•  Jarden Australia has sent research notes on two ASX stocks
  • Metcash to grow earnings until FY25, rated Overweight
  • Copper producer 29 Metals could be out of the woods if copper price rises


Metcash’s acquisitions support its Overweight rating

Jarden Australia says it remains positive on Metcash (ASX:MTS) and rates the stock an Overweight, with a target price of $4.30 (versus current price of $3.71).

Metcash is a wholesaler and conglomerate company that distributes food, liquor and hardware. The company is headquartered in Macquarie Park, NSW.

In the food segment, Metcash is the largest supplier to independent supermarkets in Australia with the widest distribution network.

Jarden believes the market continues to value MTS as a structurally challenged food wholesaler. But that will change as earnings from food and the higher margin hardware business could grow all the way  into FY25, says Jarden.

“The key risk we see to this view is that food share loss accelerates faster, which the trading update does not suggest, or that hardware earnings are materially impacted from a housing cycle (no evidence to date),” said the note from Jarden.

Last week, Metcash announced three acquisitions for a combined $560 million, calling it a long-term play aimed at bolstering its food distribution and hardware operations.

The company acquired Superior Food Group, Bianco Construction Supplies and framing and truss operator Alpine Truss.

Metcash is currently completing a $325m cap raise to fund these acquisitions.

“We see strategic sense in all three, with clear synergies,” said Jarden.

According to the broker, synergies that will be gained include significant scale benefits through sourcing, and expansion of category lines such as own brand.

“In our view, the last-mile and warehousing capability of Superior Foods provides scope to win and expand across a raft of new customers, particularly convenience and QSR (quick service restaurant).

“There will be organic growth through opening up new contract opportunities across wholesale and trade that might not have previously been open,” said Jarden.

In its release to the ASX, MTS has also highlighted its history of exceeding synergy targets.

“We retain our Overweight rating with MTS’s multiple set to expand as it demonstrates sustainable, defensive growth…” said Jarden.

“We continue to see MTS’s valuation as undemanding, with the implied 4x EV/EBIT multiple at the raise price too low in our view.

“Key risks include price competition, market share loss and a housing slowdown,” noted Jarden.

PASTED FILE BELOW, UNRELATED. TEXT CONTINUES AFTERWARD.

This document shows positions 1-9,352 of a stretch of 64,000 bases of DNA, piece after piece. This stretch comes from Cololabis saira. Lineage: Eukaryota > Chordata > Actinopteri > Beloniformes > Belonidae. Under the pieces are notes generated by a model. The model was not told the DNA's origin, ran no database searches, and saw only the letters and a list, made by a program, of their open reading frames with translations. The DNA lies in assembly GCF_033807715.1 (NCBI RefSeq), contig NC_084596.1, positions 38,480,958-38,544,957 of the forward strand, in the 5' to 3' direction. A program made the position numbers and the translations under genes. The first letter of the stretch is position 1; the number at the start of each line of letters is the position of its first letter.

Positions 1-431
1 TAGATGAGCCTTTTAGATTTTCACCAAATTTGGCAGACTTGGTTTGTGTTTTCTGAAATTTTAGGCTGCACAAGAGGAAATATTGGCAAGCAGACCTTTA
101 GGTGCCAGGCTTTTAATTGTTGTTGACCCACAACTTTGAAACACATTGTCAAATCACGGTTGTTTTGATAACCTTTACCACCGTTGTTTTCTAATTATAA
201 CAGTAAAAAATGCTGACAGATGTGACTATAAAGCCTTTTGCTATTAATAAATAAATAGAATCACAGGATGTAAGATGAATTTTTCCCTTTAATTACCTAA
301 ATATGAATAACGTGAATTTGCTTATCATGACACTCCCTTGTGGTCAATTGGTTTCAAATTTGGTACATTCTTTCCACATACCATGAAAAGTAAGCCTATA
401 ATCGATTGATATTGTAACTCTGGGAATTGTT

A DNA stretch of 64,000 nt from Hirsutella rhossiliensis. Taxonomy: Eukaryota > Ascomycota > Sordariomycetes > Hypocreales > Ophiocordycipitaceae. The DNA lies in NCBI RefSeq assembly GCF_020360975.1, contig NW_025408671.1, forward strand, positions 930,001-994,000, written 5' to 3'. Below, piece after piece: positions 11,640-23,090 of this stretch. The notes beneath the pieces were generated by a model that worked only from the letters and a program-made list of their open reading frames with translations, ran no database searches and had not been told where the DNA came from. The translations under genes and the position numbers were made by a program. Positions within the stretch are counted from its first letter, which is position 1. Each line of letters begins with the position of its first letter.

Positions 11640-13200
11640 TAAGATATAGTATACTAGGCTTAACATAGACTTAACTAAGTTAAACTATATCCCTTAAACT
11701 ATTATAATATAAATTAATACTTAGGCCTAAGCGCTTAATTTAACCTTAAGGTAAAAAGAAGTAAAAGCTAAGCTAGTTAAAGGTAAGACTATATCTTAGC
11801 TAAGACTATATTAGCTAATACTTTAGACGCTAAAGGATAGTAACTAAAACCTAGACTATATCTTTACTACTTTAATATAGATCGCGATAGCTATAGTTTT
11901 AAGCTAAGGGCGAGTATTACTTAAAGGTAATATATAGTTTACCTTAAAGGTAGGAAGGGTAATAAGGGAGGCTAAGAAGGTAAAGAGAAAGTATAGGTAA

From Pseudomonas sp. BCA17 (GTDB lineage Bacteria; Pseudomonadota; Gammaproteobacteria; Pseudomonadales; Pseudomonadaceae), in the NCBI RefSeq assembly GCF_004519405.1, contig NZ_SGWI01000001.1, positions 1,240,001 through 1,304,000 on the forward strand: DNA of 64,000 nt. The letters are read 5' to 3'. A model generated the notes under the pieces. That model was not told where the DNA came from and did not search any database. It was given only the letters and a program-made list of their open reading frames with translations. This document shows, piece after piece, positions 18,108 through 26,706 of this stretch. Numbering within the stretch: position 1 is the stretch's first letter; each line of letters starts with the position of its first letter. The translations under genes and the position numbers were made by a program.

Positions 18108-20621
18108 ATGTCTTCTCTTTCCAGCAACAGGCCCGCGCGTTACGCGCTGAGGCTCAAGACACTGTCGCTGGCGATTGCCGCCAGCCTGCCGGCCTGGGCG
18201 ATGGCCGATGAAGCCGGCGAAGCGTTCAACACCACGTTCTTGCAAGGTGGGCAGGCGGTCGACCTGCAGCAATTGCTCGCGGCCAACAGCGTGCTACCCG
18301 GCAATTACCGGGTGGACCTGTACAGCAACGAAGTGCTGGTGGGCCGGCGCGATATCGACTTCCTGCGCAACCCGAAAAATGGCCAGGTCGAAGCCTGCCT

Is 29 Metals out of the woods?

Jarden also has an Overweight rating on 29 Metals (ASX:29M), with a price target of 39c (versus current price of 25c).

29Metals is a copper producer and precious metals explorer with assets in Australia and Chile. The company’s Golden Grove mine in WA is said to be a world class VHMS geological system.

Jarden says it remains of the view that the company’s cost base is simply too high.

“It is increasingly apparent to us that 29M requires a Copper (Cu) price of >US$4.00/lb to continue as a going concern,” said Jarden.

“29M desperately needs to reduce costs, at both mine sites and head office, to minimise cash outflow during a period of elevated permitting risk.”

At current spot prices, Jarden believes CY24 cash outflow would consume the entire current cash balance of $162m.

“Accordingly, it is our view that, the longer Cu (~US$3.80/lb) and Zn (~US$1.10/lb) prices remain at current levels, the more likely it is that 29M will require additional funding to remain solvent.

“We recognise that further insurance proceeds and/or a restructure of existing debt facilities, potentially associated with an offtake finance facility, may enhance liquidity. In the absence of such solutions, or higher commodity prices, additional equity funding may be required.”

Despite the difficult backdrop, Jarden says it retains an Overweight rating on 29M.

“Our simple view is that the fundamental value of the assets is significantly higher than the market is prepared to ascribe value for at this time, given concerns about the high cost base (and ensuing lack of free cash flow generation), and deteriorating balance sheet. The key risk is a lack of liquidity.

“Our commodity price forecasts are currently constructive for both copper and zinc.

“We forecast an appreciating Cu price throughout CY24 and CY25 to average US$4.06/lb for CY24 and US$4.38/lb for CY25 (versus spot of ~US$3.81/lb).

“Similarly, for zinc, we forecast appreciation through CY24 and CY25 to average US$1.29/lb in CY24 and US$1.40/lb in CY25 (versus spot of ~US$1.11/lb),” said Jarden.


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